Golden Spike National Historic Site – FEB 2012

On my way to the spot where the first transcontinental railroad was born when the Central Pacific Railroad met the Union Pacific Railroad, I found this display:
There were several photos with the story of this small town.
Tinky Winky takes a ride with the muleskinner.
What the display didn't tell me: In its hayday (1869), Corinni was known as the "Gentile Capital of Utah" with over a thousand permanent residents, not one of whom was Mormon. By 1877 when the railroad lines were changed, the Gentile merchants abandoned Corinne for Ogden and the Mormon farmers moved in. This is the only original building still standing:
As I got closer to my destination, I saw signs saying "Rocket Display," so I made a 2 mile detour to check it out:
TW takes a ride on a TX-38 SPAM ducted rocket.
Signage: Frontiers of Transportation – Here you stand on one of the great frontiers of transportation history in North America. In 1841, the route of the first emigrant train to reach California overland climbed the mountain pass to your left. And the Oregon trail passed just 80 miles to the north. Ahead, just over the Promontory Mountains, two hotly competing railroad companies, the Union Pacific coming west from Nebraska, and the Central Pacific working east from California, joined their rails on May 10, 1869, completing the world’s first transcontinental railroad. The United States remains a nation on the move. Today’s technological frontier has been lifted skyward by the Thiokol Corporation, which builds and test rockets here in northern Utah to support America’s space and defense programs.
Golden Spike National Historic Site:
Titled “East and West Shaking Hands at Laying of Last Rail” and taken by Andrew J. Russell; this is the most famous photograph associated with the completion of the first transcontinental railroad. Commonly called “The Champagne Photo,” it is one of the most recognized images, known world-wide:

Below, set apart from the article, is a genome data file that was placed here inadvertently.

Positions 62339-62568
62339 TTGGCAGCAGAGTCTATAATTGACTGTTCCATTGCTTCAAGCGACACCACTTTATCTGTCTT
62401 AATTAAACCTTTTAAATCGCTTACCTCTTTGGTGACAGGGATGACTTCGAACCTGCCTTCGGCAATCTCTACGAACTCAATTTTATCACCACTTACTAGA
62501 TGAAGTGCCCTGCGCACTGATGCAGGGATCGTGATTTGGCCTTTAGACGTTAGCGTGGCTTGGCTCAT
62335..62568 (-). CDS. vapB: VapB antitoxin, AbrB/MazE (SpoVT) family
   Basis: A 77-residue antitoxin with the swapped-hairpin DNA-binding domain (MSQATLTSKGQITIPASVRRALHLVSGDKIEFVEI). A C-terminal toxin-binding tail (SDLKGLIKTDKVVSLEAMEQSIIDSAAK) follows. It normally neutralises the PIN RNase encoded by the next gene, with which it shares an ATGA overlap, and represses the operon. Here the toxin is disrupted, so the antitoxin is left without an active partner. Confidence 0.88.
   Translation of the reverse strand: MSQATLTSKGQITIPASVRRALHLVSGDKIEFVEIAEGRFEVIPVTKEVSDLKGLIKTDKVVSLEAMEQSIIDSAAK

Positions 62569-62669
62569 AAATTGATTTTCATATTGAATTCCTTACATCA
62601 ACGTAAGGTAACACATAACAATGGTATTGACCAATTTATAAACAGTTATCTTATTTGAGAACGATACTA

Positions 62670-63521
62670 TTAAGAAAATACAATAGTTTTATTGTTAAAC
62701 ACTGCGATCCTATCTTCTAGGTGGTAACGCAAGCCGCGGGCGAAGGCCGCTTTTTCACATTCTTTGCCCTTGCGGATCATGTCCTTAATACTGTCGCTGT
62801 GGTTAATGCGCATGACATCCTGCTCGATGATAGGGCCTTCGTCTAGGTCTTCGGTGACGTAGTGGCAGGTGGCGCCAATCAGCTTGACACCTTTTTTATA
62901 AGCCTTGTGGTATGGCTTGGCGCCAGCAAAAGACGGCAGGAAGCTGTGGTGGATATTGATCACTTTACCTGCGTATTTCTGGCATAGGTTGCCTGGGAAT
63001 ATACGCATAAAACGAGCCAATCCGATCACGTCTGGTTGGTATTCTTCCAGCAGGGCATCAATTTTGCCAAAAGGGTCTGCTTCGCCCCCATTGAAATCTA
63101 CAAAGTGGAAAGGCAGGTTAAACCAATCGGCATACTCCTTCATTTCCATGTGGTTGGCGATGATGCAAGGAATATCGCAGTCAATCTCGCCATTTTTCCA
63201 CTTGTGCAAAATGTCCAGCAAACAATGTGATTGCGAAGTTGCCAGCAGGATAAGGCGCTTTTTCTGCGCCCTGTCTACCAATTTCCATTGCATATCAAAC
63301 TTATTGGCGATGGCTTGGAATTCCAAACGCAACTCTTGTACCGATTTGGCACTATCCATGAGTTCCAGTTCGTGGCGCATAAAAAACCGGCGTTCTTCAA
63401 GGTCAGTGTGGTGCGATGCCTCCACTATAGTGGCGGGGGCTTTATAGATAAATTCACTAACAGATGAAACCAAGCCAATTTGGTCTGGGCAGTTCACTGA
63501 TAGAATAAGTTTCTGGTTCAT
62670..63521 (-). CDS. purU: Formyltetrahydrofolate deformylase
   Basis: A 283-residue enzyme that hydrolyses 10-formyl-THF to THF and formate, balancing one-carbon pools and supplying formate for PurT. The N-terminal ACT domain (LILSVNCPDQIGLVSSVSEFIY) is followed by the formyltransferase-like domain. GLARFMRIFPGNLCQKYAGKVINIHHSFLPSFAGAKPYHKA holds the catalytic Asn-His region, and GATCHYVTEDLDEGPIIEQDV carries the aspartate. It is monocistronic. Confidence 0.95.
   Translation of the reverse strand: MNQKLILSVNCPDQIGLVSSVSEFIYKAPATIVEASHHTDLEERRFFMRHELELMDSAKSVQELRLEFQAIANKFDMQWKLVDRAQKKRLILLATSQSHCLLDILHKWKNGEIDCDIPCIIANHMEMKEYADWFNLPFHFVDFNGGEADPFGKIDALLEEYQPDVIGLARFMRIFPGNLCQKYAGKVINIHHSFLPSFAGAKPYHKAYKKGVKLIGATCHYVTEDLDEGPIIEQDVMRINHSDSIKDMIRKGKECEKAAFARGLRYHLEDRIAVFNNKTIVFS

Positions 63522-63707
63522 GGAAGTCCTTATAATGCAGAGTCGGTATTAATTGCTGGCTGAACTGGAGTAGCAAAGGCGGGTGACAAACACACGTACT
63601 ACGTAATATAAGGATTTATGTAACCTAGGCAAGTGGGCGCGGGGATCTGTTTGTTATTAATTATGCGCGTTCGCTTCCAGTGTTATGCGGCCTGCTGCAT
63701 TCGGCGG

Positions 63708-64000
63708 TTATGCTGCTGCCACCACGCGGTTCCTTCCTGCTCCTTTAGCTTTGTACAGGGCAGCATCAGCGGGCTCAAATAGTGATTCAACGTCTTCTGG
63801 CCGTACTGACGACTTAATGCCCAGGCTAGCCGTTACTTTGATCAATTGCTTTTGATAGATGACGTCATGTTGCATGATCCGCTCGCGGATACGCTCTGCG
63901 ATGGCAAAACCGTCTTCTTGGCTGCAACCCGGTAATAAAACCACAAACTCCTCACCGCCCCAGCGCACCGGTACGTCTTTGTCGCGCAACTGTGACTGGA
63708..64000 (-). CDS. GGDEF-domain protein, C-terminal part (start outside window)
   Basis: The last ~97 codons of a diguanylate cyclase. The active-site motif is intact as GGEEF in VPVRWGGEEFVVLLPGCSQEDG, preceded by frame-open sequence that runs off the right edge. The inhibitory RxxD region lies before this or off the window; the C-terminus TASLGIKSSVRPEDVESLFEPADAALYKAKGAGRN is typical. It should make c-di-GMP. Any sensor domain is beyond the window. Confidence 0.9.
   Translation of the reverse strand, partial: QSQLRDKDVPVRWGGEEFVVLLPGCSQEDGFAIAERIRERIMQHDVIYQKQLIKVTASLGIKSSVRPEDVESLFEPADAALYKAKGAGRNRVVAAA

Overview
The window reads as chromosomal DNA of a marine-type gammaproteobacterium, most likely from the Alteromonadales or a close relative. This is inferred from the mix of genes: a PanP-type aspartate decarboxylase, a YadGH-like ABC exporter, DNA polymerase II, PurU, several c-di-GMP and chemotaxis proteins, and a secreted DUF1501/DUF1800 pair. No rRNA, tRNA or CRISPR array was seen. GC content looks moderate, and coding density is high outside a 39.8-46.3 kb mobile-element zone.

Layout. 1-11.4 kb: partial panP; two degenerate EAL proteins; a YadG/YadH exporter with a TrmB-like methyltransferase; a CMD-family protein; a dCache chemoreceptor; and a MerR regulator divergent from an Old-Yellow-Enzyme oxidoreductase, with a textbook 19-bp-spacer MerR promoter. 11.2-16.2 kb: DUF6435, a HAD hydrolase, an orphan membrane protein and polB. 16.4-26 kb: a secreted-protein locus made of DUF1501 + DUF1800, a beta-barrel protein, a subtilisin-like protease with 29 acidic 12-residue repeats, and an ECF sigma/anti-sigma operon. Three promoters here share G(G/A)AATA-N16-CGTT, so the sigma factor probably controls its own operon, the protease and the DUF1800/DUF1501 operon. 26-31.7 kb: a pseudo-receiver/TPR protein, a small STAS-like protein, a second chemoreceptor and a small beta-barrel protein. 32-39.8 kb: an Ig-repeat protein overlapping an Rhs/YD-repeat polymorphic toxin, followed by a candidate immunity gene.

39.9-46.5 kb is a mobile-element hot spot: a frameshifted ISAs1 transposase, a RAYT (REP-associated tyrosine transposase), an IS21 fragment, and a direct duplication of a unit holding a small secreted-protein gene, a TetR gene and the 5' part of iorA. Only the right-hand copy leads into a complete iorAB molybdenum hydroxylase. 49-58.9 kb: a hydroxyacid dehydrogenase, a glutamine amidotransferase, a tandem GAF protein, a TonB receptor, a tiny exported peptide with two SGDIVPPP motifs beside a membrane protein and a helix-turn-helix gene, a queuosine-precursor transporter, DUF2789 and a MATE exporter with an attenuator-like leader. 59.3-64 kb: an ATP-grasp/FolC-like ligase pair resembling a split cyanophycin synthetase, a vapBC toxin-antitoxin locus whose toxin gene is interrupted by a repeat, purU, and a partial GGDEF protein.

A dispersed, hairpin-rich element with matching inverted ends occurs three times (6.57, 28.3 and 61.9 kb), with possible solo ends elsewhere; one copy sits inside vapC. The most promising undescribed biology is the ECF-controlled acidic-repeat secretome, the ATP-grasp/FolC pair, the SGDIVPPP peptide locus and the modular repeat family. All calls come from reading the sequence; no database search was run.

Reenactments are held on Saturdays and holidays from May to Labor day using exact replicas of the original trains. You can see then here:
This being winter the engines are in the shop being refurbished.
In 1868, Schenectady Locomotive Works in New York build the Jupiter for the Central Pacific Railroad.
Steaming her way into history, the Jupiter  hauled CPR President Leland Stanford’s special train to Promontory Summit for the joining of the rails. 
The Jupiter remained in service until the turn of the 20th century when, outmoded and unheralded, she was scrapped for the standard fee of $1,000.
In November of 1868, Rogers Locomotive and Machine Works of Paterson, New Jersey built the Union Pacific No. 119
Six months later, No. 119 received the call to pull Union Pacific Vice-President Thomas Durant and his contingent to Promontory Summit. 
The No. 119 served out her days with the Union Pacific as a freight locomotive until dismantled in 1903 for the standard scrapper’s fee for $1,000.
Charged with producing replicas virtually identical to the original engines, O’Connor Engineering Laboratories of Costa Mesa, California did just that, down to the last decorative detail. 
For safety reasons, the replica engines differ from the originals in three ways: Cylinder design, Boiler assembly and Breaking system.
Besides the mechanical service, all the brass is removed and hand-polished. Above is a whistle.
I had no idea the pilot (cowcatcher) was made of wood.
Monument placed in 1916, transferred to the National Park Service in 1965, fully restored and moved to current location in 2001.
One of the two ceremonial golden spikes is currently under glass at the Stanford University Museum.
A record that was never broken.
Of the four thousand laborers, one tenth was Irish and the rest Chinese. According to the Chinese Historical Society of America ( between 100-150 Chinese workers lost their lives working on the CPRR, not the thousands that were incorrectly reported in newspapers of the era.
The crossing sign says “LOOK OUT FOR LOCOMOTIVE.”